Dark skinned male actors talk about discrimination in the Pakistani industry

Desis‘ obsession with gora rang is no new news. We have all grown up in a society where a girl’s worth is judged based on how fair her complexion is, where fairness creams are a norm and where having dark skin is considered synonymous to being ugly. Pakistani film industry is no exception. Dark skinned actors have almost always stayed on the periphery but lately, things seem to be taking a turn. We now see a diverse array of actors on our TV screens. Does this mean that the desi mindset is finally undergoing a paradigm shift or is it just another false alarm? We, at Galaxy Lollywood, talked to a few dark-skinned male actors to see if there’s actually hope for diversity in the industry and if having dark skin is, in fact, considered equivalent to being ugly in theĀ same.

Before we delve deeper into what these actors had to say, we’d like to mention that almost a month ago, Galaxy Lollywood’s co-founder Momin Ali Munshi had the ever talented Mohsin Abbas Haider on his show. Amidst all thing industry and Lollywood, Mohsin Abbas Haider mentioned how Faisal Qureshi, in one of his shows, pointed out that he was glad that dark skinned actors like Moshin himself, Gohar Rasheed etc. are making their mark in the industry, based on their talent and not their looks. While we understand that Faisal Qureshi meant well, the fact that this still had to be pointed out in this day and age is problematic, to begin with. An actor should only be assessed based on his acting capabilities and nothing else.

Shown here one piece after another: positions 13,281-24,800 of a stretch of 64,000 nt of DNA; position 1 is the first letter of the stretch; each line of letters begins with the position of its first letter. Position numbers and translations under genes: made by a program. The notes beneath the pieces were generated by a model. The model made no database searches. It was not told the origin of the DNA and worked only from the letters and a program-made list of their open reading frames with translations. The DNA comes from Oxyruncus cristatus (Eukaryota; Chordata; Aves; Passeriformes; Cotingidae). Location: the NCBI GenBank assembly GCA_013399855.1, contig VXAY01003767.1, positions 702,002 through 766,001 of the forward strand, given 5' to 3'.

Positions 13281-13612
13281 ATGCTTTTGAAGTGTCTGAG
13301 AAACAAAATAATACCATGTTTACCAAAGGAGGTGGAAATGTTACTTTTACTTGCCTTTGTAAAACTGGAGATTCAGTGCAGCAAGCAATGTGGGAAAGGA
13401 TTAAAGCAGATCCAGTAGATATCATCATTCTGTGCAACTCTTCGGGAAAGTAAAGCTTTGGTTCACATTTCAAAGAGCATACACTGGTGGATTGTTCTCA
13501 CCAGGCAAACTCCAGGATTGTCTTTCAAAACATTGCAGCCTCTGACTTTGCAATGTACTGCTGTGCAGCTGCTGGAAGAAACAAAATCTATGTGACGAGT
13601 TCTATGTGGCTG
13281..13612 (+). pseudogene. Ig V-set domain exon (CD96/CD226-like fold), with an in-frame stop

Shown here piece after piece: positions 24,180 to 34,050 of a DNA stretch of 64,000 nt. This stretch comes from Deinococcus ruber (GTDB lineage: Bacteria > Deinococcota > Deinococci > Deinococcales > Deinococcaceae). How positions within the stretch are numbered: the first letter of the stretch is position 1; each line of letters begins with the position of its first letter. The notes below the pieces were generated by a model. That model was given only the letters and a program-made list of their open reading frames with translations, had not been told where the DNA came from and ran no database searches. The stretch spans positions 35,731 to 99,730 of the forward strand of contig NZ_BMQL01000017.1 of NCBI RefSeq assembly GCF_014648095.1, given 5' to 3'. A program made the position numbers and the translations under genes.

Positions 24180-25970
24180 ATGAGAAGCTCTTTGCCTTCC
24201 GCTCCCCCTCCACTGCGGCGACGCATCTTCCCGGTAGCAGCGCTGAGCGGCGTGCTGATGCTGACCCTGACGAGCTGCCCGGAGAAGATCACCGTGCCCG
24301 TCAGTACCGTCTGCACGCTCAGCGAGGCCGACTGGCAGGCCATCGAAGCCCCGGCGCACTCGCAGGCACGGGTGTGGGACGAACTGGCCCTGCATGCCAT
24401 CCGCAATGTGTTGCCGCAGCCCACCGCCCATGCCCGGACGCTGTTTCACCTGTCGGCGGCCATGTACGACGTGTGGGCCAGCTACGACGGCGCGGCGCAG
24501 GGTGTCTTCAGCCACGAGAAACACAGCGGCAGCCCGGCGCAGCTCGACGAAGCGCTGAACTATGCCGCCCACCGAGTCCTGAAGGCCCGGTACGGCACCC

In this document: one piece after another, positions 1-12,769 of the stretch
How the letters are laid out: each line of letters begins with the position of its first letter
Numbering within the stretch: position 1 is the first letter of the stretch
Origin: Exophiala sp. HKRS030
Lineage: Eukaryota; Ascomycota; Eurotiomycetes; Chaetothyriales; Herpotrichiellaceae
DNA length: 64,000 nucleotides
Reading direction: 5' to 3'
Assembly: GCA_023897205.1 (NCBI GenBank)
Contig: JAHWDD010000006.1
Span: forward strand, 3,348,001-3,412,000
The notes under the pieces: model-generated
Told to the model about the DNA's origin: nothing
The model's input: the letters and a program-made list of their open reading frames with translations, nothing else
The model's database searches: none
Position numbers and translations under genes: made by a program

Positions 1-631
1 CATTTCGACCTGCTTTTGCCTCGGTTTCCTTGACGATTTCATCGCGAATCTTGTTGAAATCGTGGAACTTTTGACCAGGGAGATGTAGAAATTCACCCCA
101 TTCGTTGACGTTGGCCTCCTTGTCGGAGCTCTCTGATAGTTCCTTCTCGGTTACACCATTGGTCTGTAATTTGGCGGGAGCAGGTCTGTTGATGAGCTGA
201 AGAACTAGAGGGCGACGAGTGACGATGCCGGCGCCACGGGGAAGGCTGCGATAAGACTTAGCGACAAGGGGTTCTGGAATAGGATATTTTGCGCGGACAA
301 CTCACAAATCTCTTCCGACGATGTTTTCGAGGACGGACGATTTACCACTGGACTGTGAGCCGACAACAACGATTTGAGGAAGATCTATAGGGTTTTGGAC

While talking to Galaxy Lollywood, Mohsin Abbas Haider said that the industry is primarily performance arts. The only thing that can take an artist far, is his talent and hardwork.

“There are of course exceptions to this general rule for some people have been going up and up based on their looks only, for years. However, there is only so much that can be attained through good looks. The audience is cruel and brutally honest. They can throne you or dethrone you for that matter overnight; case in point: ko ko korina. Therefore, it is best to focus on your work because at the end of the day, it is your ability to do justice to you work that stands out. I don’t mind not being a heart-throb, I don’t believe in buying followers or likes. The only thing I believe in is being an honest artist and not a super star,” told Mohsin Abbas Haider.

Yasir Hussain, on the other hand, believes that the notion that only fair people are beautiful has nothing to do with the industry, in particular. The idea has been perpetuated by us as a society, as a whole. Industry is just a small part of it.

ā€œFaisal Qureshi has always supported me and all the new people in the industry. He does a morning show every day and things like these do happen sometimes. I know he didnā€™t mean any of it. But, at the same time, it is also true that our industry and people are obsessed with gora rangĀ and beauty. Some of the big actors are still doing fairness cream ads. This, by no means, implies that gora actors are not good actors. It’s just that the society, on the whole, has a warped concept of beauty. Mothers are always looking for gori bahusĀ for their sons and vice versa,” told Yasir Husain.

Last but definitely not the least, Mohib Mirza had more or less the same things to say as the other two. According to him, “racism exists everywhere. It’s not just confined to the industry, it is a problem common to this region. We have been instilled with the notion that gora rang is the only way forward. Isi liye bohat saray logon se apne rang bhi goray kar liye hain.”

This is 21st century. The world is going nowhere but forward. In this time and age, it is imperative that we reconsider our preferences when it comes to beauty and not indulge in trivialities such asĀ these.